Specifications Language KMODEL-0", BEHAVIOR Memo 5-91, 1991, GMD, Sankt
Augustin, Germany

KOMPILER - Early system on IBM 701.  Listed in CACM 2(5):16 (May 1959).
Versions: KOMPILER 2 for IBM 701, KOMPILER 3 for IBM 704.

KRC - Kent Recursive Calculator.  Turner 1981.  Lazy functional language
based on SASL, with pattern matching, ZF expressions.  "Functional
Programming and its Applications", David A. Turner, Cambridge U Press 1982.

KRL - Knowledge Representation Language.  A frame-based language.  "An
Overview of KRL, a Knowledge Representation Language", D.G. Bobrow and T.
Winograd, Cognitive Sci 1:1 (1977).

KRS - Frame-based language built on Common LISP.

KRYPTON - Frame language.  "An Essential Hybrid Reasoning System: Knowledge
and Symbol Level Accounts of of KRYPTON", R.J. Brachman et al, Proc IJCAI-
85, 1985.

ksh - Korn Shell command interpreter for Unix.

L0 - Tech U Munich.  Low level language, typed and with ususal flow
control, but only 3-address expressions.  Higher levels L1 and L2 were
planned.  "Brief Survey of L0", H. Scheidig, in Machine Oriented Higher
Level Languages, W. van der Poel ed, N-H 1974, pp.239-247.

L6 - Bell Telephone Laboratories Low-Level Linked List Language.  Ken
Knowlton, 1965.  List processing language, typeless.  "A Programmer's
Description of L6, Bell Telephone Laboratories' Low-Level Linked List
Language", K. Knowlton CACM 9(8):616-625 (Aug 1966).  Sammet 1969, pp.400-
405.

Lace - Language for Assembling Classes in Eiffel.  Specifies how to
assemble an Eiffel system : in which directories to find the clusters,
which class to use as the root, permits class renaming to avoid name
clashes.  "Eiffel: The Language", Bertrand Meyer, P-H 1992.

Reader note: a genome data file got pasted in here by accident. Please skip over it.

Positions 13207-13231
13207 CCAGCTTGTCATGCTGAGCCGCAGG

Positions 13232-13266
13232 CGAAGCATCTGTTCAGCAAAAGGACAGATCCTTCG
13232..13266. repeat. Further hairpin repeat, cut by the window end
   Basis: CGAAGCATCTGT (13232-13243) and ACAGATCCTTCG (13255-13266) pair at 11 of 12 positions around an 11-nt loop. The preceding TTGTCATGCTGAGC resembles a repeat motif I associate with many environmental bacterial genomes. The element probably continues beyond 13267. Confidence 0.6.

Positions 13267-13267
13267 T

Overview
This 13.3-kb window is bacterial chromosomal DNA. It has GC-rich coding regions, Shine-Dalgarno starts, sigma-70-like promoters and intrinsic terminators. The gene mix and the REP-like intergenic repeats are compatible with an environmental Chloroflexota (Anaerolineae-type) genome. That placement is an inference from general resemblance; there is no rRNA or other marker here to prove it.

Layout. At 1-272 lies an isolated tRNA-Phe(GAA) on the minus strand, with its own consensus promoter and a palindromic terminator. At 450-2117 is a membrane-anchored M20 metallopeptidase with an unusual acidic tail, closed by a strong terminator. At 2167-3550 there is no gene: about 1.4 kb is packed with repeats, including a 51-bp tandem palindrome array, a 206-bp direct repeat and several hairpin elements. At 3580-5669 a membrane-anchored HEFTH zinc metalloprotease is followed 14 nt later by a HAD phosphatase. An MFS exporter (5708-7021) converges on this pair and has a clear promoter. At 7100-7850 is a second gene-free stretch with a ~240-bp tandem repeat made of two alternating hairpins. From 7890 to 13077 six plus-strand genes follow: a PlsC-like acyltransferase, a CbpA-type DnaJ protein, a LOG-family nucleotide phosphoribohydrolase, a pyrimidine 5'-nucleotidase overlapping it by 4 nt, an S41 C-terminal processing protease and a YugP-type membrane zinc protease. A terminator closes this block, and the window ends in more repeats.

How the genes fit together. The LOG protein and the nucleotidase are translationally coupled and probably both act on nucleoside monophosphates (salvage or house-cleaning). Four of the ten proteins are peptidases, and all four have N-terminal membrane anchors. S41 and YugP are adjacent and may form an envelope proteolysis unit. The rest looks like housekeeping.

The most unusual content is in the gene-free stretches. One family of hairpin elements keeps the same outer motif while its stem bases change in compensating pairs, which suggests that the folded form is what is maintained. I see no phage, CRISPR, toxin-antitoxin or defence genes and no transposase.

LADY - "Key Concepts in the INCAS Multicomputer Project", J. Nehmer et al
IEEE Trans Soft Eng SE-13(8):913-923 (Aug 1987).

Lakota - Scripting language, extends existing OS commands.

LAMBDA - A version of typed lambda calculus, used to describe semantic
domains.  "Outline of a Mathematical Theory of Computation", D.S. Scott, TM
PRG-2, PRG, Oxford U, 1971.

lambda-Prolog - An extension of standard Prolog, in which terms are typed
lambda-terms.  Prolog/Mali compiler uses the MALI abstract memory system.
ftp: ftp.irisa.fr:pm/pm.tar.Z


LAMINA - Concurrent object-oriented language.  "Experiments with a
Knowledge-based System on a Multiprocessor", Third Intl Conf Supercomputing
Proc, 1988.  "ELINT in LAMINA, Application of a Concurrent Object
language", Delagi et al, KSL-88-3, Knowledge Sys Labs, Stanford U.

Language H - NCR.  Early business-oriented language.

Laning and Zierler - J.H. Laning Jr and N. Zierler, 1953-1954.  Possibly
the first true working algebraic compiler.  On MIT's Whirlwind computer.
Sammet 1969, pp.131-132.

LAP - LISP Assembly Program.  Assembly language embedded into early LISP.
Sammet 1969, p.597.  Also used by the Liar compiler for MIT Scheme, and
MACLISP.

LAP4 - Early assembly language for Linc-8 machine.

LAPSE - Single assignment language for the Manchester dataflow machine.  "A
Single Assignment Language for Data Flow Computing", J.R.W. Glauert, M.Sc
Diss, ...

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Sat, 06 Jul 1996 10:40:23 GMT  
 The Language List Version 2.2 (Part 6 of 11)